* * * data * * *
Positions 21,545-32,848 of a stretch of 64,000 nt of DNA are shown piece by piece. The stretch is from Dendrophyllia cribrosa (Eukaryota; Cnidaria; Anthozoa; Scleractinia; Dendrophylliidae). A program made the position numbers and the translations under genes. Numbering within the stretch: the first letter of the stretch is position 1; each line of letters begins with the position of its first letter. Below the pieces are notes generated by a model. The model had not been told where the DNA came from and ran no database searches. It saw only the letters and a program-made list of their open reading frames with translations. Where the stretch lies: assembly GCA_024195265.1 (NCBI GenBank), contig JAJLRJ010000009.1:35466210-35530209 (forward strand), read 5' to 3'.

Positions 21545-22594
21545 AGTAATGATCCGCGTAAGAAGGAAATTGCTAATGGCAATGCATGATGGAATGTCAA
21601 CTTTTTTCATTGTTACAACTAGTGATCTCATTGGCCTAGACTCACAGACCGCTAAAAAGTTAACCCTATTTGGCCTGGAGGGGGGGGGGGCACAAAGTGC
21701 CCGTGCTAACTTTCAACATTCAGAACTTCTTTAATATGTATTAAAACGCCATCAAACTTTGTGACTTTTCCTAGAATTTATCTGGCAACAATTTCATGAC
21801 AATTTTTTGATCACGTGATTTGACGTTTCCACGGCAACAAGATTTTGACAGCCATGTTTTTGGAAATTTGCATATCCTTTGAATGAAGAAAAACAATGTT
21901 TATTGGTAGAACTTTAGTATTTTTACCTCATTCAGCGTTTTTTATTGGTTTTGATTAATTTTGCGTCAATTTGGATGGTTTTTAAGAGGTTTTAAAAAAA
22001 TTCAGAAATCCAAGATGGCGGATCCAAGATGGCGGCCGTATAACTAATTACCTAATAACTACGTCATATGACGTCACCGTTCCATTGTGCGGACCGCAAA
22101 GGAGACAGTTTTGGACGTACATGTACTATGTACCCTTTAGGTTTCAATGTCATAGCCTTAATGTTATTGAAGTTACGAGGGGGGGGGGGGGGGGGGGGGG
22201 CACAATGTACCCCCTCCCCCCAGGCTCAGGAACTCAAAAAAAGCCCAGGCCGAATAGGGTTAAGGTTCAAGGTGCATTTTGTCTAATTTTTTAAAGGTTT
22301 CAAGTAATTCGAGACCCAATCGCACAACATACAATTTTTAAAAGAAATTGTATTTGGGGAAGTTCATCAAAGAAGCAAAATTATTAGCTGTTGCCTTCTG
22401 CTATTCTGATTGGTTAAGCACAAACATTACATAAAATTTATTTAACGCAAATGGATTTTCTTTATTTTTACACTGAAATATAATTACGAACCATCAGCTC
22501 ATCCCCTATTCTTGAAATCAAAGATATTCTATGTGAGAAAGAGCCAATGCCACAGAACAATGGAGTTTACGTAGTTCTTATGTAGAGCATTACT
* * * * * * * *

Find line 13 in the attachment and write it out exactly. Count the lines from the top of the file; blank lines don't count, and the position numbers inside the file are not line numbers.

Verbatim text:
22501 ATCCCCTATTCTTGAAATCAAAGATATTCTATGTGAGAAAGAGCCAATGCCACAGAACAATGGAGTTTACGTAGTTCTTATGTAGAGCATTACT